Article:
You can’t fix what is wrong in the world if you don’t know what’s actually happening.
Polls show that most smart people tend to believe that the state of the world is getting worse. In the United States, almost 3/4 of Americans believe the world is getting worse and only 6% think it’s getting better.
But according to Marian Tupy, our guest on this episode, “this dark view of the prospects for humanity, and the natural world is, in large part, badly mistaken.”
As a senior fellow at the Cato Institute’s Center for Global Liberty and Prosperity, coauthor of the Simon Abundance Index and editor of the website HumanProgress.org, he has produced compelling research on this topic.
Abundant evidence from individual scholars, academic institutions, and international organizations shows dramatic improvements in human well-being throughout much of the world. In recent decades, these improvements have been especially striking in developing countries where there’s been a significant decline in extreme poverty and improvements in child mortality rates.
For thousands of years, the average income around the world was about $2 per person per day. Today, globally, it’s $35. So the average inhabitant of the world adjusted for inflation is 18 times better off than he or she was 200 years ago.
“These days, young people especially are freaked out about the environment. They think everything is bad,” observes Marian. “That is not true. The United States and the European Union have added 35% more new forests in recent decades. China, 15% more forests.”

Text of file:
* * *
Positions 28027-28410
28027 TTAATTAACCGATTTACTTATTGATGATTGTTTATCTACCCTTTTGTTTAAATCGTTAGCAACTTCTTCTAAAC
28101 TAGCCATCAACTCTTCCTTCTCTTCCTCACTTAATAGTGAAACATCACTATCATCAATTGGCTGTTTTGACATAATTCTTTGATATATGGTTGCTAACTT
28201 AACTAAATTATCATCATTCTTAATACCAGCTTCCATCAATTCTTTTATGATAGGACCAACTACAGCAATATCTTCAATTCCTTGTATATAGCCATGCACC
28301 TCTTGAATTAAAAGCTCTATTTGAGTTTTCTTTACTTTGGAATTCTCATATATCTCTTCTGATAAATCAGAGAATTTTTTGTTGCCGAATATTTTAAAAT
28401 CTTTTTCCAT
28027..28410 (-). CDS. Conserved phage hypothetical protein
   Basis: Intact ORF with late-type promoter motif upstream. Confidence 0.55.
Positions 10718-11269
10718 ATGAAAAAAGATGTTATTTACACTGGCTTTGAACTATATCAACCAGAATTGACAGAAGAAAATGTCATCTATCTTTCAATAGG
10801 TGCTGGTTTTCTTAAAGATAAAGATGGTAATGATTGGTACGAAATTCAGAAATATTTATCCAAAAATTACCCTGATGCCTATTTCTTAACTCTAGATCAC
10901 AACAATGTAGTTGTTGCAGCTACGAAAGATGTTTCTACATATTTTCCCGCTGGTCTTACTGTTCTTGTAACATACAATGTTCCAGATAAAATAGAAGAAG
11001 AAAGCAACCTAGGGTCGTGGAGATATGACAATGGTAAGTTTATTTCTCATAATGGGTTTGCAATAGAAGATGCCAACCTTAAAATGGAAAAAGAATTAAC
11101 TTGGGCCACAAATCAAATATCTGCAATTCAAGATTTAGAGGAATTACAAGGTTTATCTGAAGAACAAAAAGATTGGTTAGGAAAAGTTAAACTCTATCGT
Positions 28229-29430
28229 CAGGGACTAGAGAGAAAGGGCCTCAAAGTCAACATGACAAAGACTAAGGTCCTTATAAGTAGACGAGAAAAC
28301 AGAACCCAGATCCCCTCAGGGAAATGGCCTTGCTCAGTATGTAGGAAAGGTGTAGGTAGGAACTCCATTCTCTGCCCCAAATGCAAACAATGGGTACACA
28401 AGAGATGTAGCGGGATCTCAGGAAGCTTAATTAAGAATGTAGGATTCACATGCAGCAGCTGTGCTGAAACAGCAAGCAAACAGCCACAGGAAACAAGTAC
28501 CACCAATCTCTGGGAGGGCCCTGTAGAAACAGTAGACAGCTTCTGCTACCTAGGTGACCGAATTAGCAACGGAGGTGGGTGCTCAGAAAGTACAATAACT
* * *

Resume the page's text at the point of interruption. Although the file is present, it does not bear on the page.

Unfortunately, there is often a wide gap between the reality of human experience, which is characterized by incremental improvements, and public perception, which tends to be quite negative about the current state of the world and skeptical about humanity’s future prospects.
“Journalism is about things that happen, not things that don’t happen,” explains Marian. “When a bunch of crazy fanatics fly an airplane into a building in New York, it ends up on all the front pages. But what is never covered is human progress, the things that are happening in the background every year, like how by quarter of a percent or half a percent, absolute poverty is declining and growth is increasing.”
Tupy emphasizes the importance of economic and political freedom in driving these positive changes, and that we do need to worry that these freedoms are under attack throughout the world.
Tupy brings abundant historical and real world evidence to support this assertion. We ignore these basics at our peril.